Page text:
In fact, there is a connection between the Upper Lascar Row and the Indians. If we trace back to early time in Hong Kong, there was a group of Indian policemen garrisoned in Hong Kong. The structure of policemen is divided in four parts: Team A is Europeans, Team B is Indians, Team C mainly consisted of local Hong Kong people. Team D members mostly came from Shan Tung in Mainland China. Gradually, it form a small community for Indians and keep developing til nowadays.[5]

Shops and products[edit]

Shop in Upper Lascar Row

Hollywood Road and Upper Lascar Row are both called as "antiques street"(古董街).

There is a wide variety of choices for you to search. For example, copper mirror, electrical fans produced ages ago, gems and jades, watches, ancient coins, vasts from Qing dynasty, stamps, newspaper, calendar etc.[6] Sometimes you can get a cheaper price if you are willing to negotiate with the retailers. After you have visited the Upper Lascar Row, it is accessible to other spots easily, like the Man Mo Temple at Hollywood Road, it just takes a minute walk to reach there. In addition, it is also convenient to walk down along the long stairs which pass through Queen's Road Central, Bonham Strand and Morrison Street, then you can go to the Wing Lok Street to buy ginseng and birdnest souvenirs. Another option is to go further and have a pleasant shopping at the Western Market.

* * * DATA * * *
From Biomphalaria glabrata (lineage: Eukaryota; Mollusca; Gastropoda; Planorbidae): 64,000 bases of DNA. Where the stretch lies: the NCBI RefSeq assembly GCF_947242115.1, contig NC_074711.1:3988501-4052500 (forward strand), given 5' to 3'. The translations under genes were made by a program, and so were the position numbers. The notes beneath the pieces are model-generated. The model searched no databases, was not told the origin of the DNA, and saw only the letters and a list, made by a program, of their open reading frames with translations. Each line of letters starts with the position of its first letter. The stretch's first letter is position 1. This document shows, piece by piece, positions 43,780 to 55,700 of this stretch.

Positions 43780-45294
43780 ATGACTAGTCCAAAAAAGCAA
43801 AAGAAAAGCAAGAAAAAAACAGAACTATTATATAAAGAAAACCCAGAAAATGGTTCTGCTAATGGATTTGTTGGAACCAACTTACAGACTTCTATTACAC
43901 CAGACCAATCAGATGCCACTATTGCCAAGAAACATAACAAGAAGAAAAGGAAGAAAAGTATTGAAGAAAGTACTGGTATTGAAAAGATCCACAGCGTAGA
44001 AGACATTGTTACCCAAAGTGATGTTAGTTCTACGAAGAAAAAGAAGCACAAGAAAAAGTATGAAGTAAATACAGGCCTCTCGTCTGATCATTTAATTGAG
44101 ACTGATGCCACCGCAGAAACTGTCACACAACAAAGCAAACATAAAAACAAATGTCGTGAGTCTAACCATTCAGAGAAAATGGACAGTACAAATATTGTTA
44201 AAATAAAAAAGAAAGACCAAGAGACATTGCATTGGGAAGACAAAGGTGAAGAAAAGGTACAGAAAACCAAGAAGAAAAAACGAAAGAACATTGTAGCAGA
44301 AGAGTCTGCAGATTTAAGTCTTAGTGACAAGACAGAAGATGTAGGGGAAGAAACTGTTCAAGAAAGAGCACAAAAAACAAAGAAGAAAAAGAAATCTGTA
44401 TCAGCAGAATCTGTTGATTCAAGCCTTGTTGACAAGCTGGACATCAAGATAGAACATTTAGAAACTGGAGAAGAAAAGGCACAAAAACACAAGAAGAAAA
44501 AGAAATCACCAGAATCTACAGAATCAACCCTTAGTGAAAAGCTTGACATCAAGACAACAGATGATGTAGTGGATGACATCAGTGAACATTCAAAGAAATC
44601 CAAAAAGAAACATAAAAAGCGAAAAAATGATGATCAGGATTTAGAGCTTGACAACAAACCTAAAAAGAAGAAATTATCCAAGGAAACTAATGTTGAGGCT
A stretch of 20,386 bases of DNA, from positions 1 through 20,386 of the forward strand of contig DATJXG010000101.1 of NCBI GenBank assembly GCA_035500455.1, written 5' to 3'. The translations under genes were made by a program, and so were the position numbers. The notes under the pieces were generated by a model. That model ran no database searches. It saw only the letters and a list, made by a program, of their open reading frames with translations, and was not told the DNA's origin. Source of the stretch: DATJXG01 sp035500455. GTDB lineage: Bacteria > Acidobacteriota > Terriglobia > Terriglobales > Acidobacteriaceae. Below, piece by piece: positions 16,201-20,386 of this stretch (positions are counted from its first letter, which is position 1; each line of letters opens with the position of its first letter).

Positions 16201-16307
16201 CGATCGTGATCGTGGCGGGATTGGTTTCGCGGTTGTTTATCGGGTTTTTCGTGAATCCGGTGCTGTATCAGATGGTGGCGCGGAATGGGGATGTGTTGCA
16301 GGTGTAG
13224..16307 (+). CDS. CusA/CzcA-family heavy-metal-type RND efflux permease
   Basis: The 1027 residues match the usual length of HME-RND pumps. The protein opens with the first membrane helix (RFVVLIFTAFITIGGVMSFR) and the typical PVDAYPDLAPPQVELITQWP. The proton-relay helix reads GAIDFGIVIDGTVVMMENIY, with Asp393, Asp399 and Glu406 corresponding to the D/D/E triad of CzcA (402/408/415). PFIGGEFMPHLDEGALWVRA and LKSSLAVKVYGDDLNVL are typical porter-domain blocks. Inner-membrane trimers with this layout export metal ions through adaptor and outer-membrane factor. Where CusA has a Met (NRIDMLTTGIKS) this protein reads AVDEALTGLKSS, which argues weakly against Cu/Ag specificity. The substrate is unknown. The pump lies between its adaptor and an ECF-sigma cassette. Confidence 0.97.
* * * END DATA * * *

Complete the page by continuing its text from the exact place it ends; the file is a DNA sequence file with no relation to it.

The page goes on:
Events[edit]

On 11 February 1911 a fire burnt Upper and Lower Lascar Row destroying 16 houses and damaging another 24.[4]

Rename incident[edit]

In 2010, 8 district officers from the Central and Western District expressed their discontent for Southern Asians. They claimed that the term 「摩羅」 in Cantonese is insulting to Indians; therefore, they requested that the Hong Kong government examine this topic once again with the hope that they would change the name of the street. However, the Lands Department rejected the request because it did not find that the meaning was offensive to Southern Asians. Some officers pointed out that this incident has reflected that the government does not face the discrimination phenomenon against ethnic minorities.